• Halloween costume (this is ambitious, but I bought the materials earlier this year)–generic Sailor Scout (Simplicity 2072) (I am inspired by my friends who are in Krewe du Moon)
  • A skirt out of one of the many suitings and twills I bought when I first learned to sew and thought I would make a bevy of work skirts
  • A top to go with that skirt of out of one of the many knits I have bought on my adventures to Fabric Warehouse in Rahway, NJ

I’ve been thinking about how my grandmother used to shop for me when I was a kid and teenager. She would buy my clothes in outfits–an equal number of bottoms and tops, and they had to go together in style. As an adult, thrifting and sales guided my shopping habits, so none of my clothes matched. I need to work on this. I’m now in the mid-level part of my career and I just can’t look disheveled at work. I want to be taken seriously and I know image is a part of that.

I mentioned before I have been working on losing weight. I’ve dropped about two clothing sizes so far–it’s hard to tell due to variation in clothing sizes–and I will drop one to two more before I hit the weight that counts as technically not overweight for my height. This has been a nightmare in terms of getting dressed every day for work. I feel so flappy and Golden-Girls-ish in my big clothes. I have been buying stopgap clothes because there is no way I can sew fast enough to keep up with my needs. To circle back to what I was talking about earlier, I am trying to buy classic, base-uniform basics that are the sort of shapes that can carry me through a few pounds loss. I can jazz these up with accessories or toppers later. So far, I have for work:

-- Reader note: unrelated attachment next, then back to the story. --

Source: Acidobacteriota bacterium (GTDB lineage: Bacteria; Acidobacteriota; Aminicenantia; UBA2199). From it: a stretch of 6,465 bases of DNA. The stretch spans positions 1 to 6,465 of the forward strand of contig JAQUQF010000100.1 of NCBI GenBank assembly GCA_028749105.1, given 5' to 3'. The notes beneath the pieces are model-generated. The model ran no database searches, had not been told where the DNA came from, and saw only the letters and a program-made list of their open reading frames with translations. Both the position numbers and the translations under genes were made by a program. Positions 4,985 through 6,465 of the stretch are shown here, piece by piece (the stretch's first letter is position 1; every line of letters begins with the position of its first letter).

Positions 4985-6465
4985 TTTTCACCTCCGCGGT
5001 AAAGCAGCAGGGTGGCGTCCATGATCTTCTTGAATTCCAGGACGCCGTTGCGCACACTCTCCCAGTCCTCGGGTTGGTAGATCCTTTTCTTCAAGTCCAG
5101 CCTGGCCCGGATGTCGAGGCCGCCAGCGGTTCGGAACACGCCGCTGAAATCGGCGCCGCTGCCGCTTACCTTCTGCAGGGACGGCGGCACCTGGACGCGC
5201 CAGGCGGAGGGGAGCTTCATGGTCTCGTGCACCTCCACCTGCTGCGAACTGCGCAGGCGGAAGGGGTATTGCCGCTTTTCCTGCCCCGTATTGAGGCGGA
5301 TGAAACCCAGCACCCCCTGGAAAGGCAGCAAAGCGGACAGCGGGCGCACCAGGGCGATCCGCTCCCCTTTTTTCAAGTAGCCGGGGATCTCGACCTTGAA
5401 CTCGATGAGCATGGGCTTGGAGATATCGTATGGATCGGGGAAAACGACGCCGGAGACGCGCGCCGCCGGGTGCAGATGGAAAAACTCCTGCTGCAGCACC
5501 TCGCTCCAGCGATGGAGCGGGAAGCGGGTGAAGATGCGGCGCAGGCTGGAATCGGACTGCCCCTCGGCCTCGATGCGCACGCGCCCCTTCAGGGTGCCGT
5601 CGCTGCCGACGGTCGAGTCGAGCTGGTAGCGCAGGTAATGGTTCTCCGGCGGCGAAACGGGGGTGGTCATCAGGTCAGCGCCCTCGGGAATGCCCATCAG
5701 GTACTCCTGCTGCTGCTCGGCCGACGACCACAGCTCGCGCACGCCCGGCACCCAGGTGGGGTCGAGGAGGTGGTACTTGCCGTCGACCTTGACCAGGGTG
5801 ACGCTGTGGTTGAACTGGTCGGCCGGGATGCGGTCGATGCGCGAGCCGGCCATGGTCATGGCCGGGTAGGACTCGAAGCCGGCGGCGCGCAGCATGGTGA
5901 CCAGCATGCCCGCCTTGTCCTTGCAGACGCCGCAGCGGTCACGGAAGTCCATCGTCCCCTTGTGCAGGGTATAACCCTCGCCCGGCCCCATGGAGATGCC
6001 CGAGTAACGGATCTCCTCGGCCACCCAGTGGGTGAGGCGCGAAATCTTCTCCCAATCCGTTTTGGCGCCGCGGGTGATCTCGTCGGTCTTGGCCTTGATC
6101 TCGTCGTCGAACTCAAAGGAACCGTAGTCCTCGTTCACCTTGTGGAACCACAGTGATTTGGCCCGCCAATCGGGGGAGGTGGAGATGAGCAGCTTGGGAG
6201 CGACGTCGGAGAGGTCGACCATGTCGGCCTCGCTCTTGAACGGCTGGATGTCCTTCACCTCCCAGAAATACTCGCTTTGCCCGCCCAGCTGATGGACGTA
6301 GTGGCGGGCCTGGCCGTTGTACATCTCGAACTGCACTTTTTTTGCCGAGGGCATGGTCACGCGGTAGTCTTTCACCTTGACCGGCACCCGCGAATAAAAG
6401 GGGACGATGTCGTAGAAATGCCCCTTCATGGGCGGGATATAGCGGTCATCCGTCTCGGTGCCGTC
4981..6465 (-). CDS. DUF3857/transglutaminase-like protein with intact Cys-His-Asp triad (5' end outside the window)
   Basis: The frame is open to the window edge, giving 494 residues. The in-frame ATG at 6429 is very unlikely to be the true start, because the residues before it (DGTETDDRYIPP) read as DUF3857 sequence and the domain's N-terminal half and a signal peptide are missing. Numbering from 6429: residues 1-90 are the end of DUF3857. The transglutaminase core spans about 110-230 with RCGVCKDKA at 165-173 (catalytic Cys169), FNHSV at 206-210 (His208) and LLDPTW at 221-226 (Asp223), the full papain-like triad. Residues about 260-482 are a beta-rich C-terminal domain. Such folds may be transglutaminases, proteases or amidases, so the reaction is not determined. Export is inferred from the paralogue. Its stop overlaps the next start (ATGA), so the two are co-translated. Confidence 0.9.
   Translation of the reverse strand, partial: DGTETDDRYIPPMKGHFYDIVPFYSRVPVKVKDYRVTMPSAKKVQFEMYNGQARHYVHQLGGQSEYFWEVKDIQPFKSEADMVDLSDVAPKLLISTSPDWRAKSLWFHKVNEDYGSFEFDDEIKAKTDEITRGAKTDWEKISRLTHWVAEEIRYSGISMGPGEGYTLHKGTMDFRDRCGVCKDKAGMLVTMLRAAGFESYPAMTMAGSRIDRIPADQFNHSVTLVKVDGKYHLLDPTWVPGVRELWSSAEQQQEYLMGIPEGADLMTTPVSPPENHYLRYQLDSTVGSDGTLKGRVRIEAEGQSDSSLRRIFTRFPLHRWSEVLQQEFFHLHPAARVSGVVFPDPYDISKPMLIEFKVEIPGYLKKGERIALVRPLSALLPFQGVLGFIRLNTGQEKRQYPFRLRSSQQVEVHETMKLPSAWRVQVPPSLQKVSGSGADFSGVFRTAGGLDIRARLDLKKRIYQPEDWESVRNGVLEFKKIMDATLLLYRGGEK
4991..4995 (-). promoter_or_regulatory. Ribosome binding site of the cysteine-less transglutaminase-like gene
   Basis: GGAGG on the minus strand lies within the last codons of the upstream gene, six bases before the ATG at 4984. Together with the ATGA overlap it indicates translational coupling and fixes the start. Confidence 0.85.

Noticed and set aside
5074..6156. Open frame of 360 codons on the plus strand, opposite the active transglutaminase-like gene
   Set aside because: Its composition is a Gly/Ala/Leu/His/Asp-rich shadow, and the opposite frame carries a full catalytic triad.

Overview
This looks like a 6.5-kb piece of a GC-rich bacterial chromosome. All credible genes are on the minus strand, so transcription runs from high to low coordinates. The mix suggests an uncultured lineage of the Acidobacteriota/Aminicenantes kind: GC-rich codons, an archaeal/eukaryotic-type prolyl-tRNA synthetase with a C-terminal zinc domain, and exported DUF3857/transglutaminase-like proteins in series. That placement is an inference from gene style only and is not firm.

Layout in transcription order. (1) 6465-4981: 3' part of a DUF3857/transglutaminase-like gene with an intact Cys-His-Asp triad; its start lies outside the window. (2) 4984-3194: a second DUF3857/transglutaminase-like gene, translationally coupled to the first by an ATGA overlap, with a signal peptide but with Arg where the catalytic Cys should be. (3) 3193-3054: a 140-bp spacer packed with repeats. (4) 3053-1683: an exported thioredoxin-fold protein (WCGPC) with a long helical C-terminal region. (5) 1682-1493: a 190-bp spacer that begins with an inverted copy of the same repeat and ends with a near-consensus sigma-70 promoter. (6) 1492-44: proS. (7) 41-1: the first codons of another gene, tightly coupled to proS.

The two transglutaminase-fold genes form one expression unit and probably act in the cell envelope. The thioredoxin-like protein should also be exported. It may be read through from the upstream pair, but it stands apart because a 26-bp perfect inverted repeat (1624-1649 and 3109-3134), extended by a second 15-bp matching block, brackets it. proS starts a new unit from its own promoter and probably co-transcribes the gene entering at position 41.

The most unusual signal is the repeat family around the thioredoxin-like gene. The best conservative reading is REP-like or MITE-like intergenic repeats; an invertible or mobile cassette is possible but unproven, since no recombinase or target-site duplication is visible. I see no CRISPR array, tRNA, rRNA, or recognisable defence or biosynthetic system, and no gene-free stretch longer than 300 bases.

• A black faux-wrap cotton dress, knit
  • A black pleated sleeveless dress, stretch woven
  • A black and white polka dot wrap dress with circle skirt, knit
  • A navy blue pencil skirt, woven and lined
  • A black pencil skirt, stretch woven
  • Black cropped pants, stretch woven
  • The same tops and cardigans as I was wearing before (so flappy!)

I continue to wear my too-big clothes for casual wear, since I really don’t go out. I think that I don’t fit either of the suits I have (one brown tweed and one black, both skirt suits), but I’d rather wait to make that investment until I am at a stable weight. Suits are so expensive!

Topic Change…

I’m really concerned that Irma will take a turn and come to Charleston. Tonight, my husband and I will make a plan for us and the cats. I feel so bad for those who suffered from Hurricane Harvey. I am scared for those in the Caribbean and in Florida who are enduring Irma. The hurricane looks monstrous on the map.

I experienced the Katrina aftermath in New Orleans and I understand how horrible it can be. My family evacuated ahead of time with very little, thinking we would be going home in a few days, but we didn’t. We lost everything. Those in Houston will be dealing with the emotional and physical fallout from this for YEARS. I also feel bad for the New Orleanians who evacuated to Houston for Katrina, settled there, and then had to weather the storm in place there. I know old high school classmates who went through some harrowing days there, with their kids with them this time, twelve years later. How terrible. Please consider donating to help those in need. Charity Navigator is a good place to start with choosing where to donate. A hot meal or fresh, clean clothes to wear really makes a difference in helping to make people feel normal again. I know I was (and am) thankful to the places of worship, charities, and communities in Little Rock, Arkansas that helped me and my family to get right after the storm.

It is raining hard as I finish this post.